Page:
Delta using fingerprint scanner for Sky Club admission

Frequent-fliers get to test out biometric technology the airline hopes to use to expedite the flight check-in process, too.

Michelle Meyers
Michelle Meyers wrote and edited CNET News stories from 2005 to 2020 and is now a contributor to CNET.
Michelle Meyers
2 min read

A Delta passenger uses a biometric fingerprint scanner to confirm her identity. 


Some of us grumpy travelers are anxiously awaiting the promised biometric technology that's suppose to speed up the airport checkpoint process. Well, Delta Air Lines is giving its frequent-flyer passengers a taste of things to come.

Starting Monday, Delta Sky Club members who are US citizens or permanent residents will be able to sign up to use their fingerprints to enter all 50 of the airline's US Sky Club airport lounges, which offer free snacks, beverages, periodicals, satellite TV, Wi-Fi and other amenities.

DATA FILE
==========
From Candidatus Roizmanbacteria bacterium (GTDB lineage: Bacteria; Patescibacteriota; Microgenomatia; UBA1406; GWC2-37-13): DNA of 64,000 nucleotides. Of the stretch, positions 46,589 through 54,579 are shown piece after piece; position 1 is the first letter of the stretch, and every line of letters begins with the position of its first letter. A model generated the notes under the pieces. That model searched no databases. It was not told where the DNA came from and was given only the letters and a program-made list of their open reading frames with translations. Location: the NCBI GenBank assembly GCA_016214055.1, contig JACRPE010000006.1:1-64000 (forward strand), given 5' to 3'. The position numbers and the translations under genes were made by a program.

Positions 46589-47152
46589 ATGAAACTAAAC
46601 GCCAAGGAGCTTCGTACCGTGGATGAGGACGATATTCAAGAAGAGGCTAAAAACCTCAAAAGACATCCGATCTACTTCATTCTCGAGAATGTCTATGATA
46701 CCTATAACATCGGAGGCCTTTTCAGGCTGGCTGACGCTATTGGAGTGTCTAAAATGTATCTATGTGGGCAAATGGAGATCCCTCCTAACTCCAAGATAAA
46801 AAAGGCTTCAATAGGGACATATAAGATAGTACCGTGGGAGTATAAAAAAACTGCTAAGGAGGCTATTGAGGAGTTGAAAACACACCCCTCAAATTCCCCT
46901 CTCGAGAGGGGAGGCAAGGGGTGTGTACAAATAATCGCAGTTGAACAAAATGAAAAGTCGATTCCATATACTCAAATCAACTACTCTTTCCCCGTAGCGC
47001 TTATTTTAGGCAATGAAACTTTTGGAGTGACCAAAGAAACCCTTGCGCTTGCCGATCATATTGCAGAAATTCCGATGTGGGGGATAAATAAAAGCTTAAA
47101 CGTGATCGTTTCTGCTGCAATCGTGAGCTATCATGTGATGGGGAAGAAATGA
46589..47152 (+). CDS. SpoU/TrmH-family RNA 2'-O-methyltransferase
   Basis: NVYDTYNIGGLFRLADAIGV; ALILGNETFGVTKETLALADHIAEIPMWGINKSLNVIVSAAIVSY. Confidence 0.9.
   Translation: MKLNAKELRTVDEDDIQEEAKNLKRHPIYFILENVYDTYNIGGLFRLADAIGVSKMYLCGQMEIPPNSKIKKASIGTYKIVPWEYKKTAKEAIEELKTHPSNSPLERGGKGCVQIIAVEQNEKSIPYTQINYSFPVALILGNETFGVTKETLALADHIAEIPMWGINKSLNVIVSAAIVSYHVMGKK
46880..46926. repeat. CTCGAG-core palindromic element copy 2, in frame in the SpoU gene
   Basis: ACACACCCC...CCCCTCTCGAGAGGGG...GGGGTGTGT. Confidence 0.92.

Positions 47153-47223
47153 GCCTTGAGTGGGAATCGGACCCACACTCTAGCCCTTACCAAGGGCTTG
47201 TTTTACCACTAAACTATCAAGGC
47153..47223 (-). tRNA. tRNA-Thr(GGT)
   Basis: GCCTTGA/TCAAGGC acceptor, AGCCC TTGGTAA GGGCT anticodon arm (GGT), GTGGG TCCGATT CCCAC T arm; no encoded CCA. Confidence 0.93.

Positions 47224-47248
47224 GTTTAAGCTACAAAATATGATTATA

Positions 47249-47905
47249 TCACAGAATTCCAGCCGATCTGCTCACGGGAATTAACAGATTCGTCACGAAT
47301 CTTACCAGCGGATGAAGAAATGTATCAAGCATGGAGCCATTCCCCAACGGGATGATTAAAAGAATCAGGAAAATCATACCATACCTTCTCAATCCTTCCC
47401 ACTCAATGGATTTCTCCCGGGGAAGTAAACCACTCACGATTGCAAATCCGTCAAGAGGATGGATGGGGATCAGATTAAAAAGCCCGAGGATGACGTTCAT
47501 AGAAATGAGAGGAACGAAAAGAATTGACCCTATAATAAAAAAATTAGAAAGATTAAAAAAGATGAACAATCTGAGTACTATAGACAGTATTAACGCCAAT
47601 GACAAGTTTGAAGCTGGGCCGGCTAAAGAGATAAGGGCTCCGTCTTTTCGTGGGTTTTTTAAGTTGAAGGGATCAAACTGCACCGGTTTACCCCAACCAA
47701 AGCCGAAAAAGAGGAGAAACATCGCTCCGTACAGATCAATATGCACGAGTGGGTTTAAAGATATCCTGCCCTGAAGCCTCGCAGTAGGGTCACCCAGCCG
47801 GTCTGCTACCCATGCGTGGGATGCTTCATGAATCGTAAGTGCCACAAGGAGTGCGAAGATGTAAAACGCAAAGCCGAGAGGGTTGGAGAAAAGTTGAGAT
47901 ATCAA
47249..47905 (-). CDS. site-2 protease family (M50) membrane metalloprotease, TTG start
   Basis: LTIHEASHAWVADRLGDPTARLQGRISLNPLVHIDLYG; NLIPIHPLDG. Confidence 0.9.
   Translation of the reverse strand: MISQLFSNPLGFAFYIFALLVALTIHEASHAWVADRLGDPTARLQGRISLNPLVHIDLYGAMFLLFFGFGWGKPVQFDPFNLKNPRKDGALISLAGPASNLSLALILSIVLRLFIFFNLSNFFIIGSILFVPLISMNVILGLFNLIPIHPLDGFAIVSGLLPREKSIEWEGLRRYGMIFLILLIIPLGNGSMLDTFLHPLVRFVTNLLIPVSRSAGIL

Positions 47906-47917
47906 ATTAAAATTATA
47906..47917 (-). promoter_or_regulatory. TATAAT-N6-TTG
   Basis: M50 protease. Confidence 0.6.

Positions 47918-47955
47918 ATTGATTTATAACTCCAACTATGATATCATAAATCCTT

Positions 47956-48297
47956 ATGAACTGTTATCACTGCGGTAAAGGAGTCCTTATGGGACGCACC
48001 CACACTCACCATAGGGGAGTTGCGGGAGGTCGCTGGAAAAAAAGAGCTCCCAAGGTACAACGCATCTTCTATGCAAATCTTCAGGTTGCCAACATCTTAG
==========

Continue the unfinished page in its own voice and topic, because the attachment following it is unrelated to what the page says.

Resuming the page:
Delta's biometrics program is powered by the Clear biometric scanning platform, which the airline has been testing out at Reagan Washington National Airport to expedite the check-in process by verifying fliers' identities against their fingerprints.

"From unlocking our phones to entering the workplace, more and more people have the option to use biometrics as a form of identity verification for daily activities," Delta COO Gil West said in a statement.  "Having that option is quickly becoming an expectation that we are working hard to meet through this program."

It's all further evidence that biometric authentication -- using our bodies to identify who we are, as with the iPhone X's Face ID tech -- might soon be able to smooth today's travel turbulence. Two years ago, London's Gatwick airport ran a trial in which 3,000 British Airways passengers scanned their irises when checking in. And Scandinavian carrier SAS now scans passengers' fingerprints when they check their bags and uses those prints to let them board.

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